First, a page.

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Wall Street vets left 6-figure jobs to launch an app that makes investing easy

Stash co-founders, Brandon Krieg and Ed Robinson.
Source: Stash

In February 2015, Brandon Krieg and Ed Robinson walked away from their six-figure jobs to launch Stash, an app that aims to make investing simple and accessible to everyone.

The duo, who met while running the global electronic trading business at Macquarie Group, had been on Wall Street for a combined 30-plus years.

Their co-workers at Macquarie would often ask them where they should invest extra money, Krieg tells CNBC: "We thought this was interesting if people that work in finance are asking us this question, this is something we need to dig into."

The Wall Street veterans took to the streets of New York City and started polling people. Krieg says, "We started asking everyday people outside in Midtown, 'Do you invest?' And we kept hearing the same answers over and over again: 'No, but I really want to — I just find it confusing.' Or, 'No, but I'll do it later, when I'm rich.'"

They recognized two key problems. "One: Investing is not relatable people aren't doing it because it's confusing and overwhelming," Krieg explains. "Two: People think they need to have a lot of money to start investing."

That's when Krieg and Robinson decided they would quit their jobs.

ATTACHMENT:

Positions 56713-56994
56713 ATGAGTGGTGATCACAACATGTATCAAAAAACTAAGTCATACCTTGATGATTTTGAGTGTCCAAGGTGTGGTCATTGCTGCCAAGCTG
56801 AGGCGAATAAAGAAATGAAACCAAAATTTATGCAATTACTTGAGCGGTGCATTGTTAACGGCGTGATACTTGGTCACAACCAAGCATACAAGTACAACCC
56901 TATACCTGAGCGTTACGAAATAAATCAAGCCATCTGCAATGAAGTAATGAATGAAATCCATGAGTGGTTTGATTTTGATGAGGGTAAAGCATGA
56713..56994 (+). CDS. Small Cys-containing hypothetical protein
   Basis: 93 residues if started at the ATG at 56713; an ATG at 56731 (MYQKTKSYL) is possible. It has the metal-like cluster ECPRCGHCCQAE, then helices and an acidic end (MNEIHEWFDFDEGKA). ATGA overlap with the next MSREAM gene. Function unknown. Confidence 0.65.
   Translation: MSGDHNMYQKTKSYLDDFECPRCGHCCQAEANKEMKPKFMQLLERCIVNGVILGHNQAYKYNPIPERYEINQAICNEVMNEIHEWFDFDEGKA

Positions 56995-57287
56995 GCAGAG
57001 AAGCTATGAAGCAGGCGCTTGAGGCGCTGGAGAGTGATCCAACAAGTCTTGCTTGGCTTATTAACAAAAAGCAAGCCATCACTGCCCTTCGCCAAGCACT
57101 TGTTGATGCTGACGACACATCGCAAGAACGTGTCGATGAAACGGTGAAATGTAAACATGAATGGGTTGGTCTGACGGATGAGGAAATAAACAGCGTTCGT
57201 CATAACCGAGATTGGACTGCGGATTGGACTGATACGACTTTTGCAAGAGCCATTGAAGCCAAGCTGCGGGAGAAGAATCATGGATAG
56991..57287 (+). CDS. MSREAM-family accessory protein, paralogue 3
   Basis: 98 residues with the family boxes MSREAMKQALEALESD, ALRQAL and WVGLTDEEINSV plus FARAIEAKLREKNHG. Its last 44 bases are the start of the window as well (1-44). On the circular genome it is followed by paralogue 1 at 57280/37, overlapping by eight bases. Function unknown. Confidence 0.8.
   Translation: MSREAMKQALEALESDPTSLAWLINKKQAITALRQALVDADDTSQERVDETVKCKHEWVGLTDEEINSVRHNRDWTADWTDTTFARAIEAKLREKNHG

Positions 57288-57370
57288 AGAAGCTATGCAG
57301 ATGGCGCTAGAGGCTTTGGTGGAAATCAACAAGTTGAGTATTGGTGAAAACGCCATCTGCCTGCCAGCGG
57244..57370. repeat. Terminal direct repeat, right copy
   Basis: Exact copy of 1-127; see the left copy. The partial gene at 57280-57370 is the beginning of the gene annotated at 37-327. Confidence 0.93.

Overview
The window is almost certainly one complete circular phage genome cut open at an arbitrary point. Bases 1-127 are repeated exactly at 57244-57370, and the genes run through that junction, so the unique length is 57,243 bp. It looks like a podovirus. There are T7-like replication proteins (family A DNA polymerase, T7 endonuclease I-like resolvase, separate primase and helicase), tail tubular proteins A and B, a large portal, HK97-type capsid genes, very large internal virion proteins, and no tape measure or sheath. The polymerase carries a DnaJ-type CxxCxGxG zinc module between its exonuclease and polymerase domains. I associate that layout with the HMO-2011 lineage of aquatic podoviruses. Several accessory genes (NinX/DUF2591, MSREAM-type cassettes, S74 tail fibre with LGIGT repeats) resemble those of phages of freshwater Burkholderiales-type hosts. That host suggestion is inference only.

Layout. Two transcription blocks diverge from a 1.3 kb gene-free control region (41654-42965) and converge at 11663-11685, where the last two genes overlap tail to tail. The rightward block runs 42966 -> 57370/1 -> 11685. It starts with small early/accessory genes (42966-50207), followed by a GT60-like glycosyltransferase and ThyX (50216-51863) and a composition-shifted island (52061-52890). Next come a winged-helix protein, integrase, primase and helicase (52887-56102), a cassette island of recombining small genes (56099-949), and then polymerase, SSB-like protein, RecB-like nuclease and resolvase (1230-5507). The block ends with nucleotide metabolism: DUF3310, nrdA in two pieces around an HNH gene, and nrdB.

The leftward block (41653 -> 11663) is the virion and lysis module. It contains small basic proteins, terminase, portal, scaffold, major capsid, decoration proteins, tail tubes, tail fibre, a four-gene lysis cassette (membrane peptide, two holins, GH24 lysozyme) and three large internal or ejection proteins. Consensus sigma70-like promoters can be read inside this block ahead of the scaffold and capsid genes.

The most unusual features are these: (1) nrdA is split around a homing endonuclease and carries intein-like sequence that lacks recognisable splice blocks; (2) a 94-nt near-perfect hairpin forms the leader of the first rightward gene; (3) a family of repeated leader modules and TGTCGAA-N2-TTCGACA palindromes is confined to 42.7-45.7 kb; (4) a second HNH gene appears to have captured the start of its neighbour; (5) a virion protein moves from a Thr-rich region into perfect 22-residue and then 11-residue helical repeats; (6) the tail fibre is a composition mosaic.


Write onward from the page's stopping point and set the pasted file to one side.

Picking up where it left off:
"The decision to leave was ultimately pretty easy for both of us," Robinson tells CNBC. "We saw this problem that affects tens and tens of millions of people in this country — and we said, we have to address it."

Using their financial backgrounds and experience, the co-founders launched Stash in October 2015. The platform allows anyone with a mobile phone and $5 to start investing in low-cost ETFs, which are essentially baskets of stocks and bonds.

When users sign up, Stash asks questions such as how old you are, what your income looks like and what your risk tolerance and time horizon are, in order to get an idea of what kind of investor you are. The app then recommends investments that suit your risk profile.

While Stash offers plenty of guidance, ultimately, it's up to the users to decide where they want to invest their money. Users can choose from a curated selection of over 30 ETFs. Here's an example of what your Stash portfolio may look like:

"The biggest differentiator for us is that we've built what we call the Stash advisor," Robinson explains. "It looks at you the individual, your holdings and your activity within the app, and will send you specific notifications and tips on how to better create a portfolio for you. What we've learned from millennials is they don't like to be told or forced to do anything — so what we want to do is provide guidance and empower them with the tools necessary to build the right portfolio."

Stash charges $1 a month for accounts under $5,000. If your account exceeds $5,000, it charges 0.25% of your account balance each year.

Since launching in October, the company has accumulated nearly 200,000 users, according to Krieg and Robinson. It also secured $9.25 million in Series A funding in August 2016.

Ultimately, the Stash co-founders want users to understand that putting away a little bit of money each week is "a big win," Robinson says. "Just 20 bucks a week can really start to add up."